Every state in this country (Illinois, Indiana, Ohio, etc.) has their own independent set of laws that govern compensation of workers injured or killed while working on the job. The federal government also has a series of federal statutes and federal regulations that help federal workers hurt or suffering fatal injuries while working on the job for a federal employer.
These laws have been on the books for a long time now; in fact, Alabama and Georgia passed state workers’ compensation laws as far back as 1855. Most people are well aware of their workers’ compensation coverage as it applies to their job and work place.
However, there has never been any uniformity of these laws — each state makes its own decisions, as does the federal government. This means that some workers may be better protected doing the same job in one state rather than another. It also means that states trying to attract business (and jobs) to their area may use lower workers’ compensation expense as a way to attract companies to their locale (we’re cheaper!).
Federal Workers’ Compensation Program Is a Set of Laws Protecting Federal Workers Hurt on the Job
The Federal Employees’ Compensation Act (FECA) is the federal law that provides workers’ compensation to workers injured on the job while working for the federal government.
Under the FECA program, several other workers’ compensation laws work to protect federal workers on the job in specific kinds of work or types of labor that are particularly hazardous. These include the following programs which are overseen by the Department of Labor’s Office of Workers’ Compensation Programs:
- Longshore and Harbor Workers’ Compensation Program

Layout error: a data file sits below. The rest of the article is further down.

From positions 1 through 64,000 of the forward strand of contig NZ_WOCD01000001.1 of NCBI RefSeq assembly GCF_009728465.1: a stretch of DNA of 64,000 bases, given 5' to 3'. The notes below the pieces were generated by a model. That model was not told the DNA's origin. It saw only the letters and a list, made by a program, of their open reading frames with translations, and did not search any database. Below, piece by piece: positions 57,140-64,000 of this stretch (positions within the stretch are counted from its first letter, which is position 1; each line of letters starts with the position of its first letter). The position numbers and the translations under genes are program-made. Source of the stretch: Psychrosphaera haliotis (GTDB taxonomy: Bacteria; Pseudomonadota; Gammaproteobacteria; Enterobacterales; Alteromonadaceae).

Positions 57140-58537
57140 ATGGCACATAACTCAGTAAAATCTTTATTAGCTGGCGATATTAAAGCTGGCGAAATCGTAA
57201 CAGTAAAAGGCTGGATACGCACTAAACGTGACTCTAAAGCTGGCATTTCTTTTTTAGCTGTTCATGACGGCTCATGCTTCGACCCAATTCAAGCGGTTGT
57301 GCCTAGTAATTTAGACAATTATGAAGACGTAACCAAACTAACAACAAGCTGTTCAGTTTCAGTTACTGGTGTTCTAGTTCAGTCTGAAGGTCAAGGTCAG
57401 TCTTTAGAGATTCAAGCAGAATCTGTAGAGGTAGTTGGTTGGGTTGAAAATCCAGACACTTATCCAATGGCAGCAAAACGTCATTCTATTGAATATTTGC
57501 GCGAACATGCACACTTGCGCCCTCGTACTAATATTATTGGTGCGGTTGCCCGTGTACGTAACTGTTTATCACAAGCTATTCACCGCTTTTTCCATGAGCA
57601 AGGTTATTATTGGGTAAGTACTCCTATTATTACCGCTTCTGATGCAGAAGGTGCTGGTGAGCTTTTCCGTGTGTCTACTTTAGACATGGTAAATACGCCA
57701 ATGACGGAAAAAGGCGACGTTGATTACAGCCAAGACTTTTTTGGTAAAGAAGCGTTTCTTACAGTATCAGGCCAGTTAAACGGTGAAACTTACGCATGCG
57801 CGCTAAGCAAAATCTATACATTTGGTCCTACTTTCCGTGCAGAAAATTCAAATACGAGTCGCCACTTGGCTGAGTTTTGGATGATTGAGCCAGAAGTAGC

- Federal Black Lung Program
- Energy Employees Occupational Illness Compensation Program
- Protecting Our Workers and Ensuring Reemployment (POWER) Initiative
Congress Considering Labor Department’s Proposed Reform to Federal Workers Compensation in 2013
This year, the Department of Labor forwarded a proposal to change federal workers’ compensation laws to Congress. As explained in a news release by the House of Representative’s Education and the Workplace Committee’s Subcommittee on Workforce Protection, a hearing was held in July 2013.
The proposal from the Labor Department and its Proposed Reforms to the FECA Program can be read here, in testimony given at the hearing by a representative of the Congressional Research Service.
In sum, President Obama is looking to reduce costs by changing benefits under FECA including the following:
- changing FECA retirement to a “retirement annuity-level benefit” – no longer getting benefits after they reach retirement age;
- changing FECA waiting periods so the Labor Department has more time to “reduce improper payments.”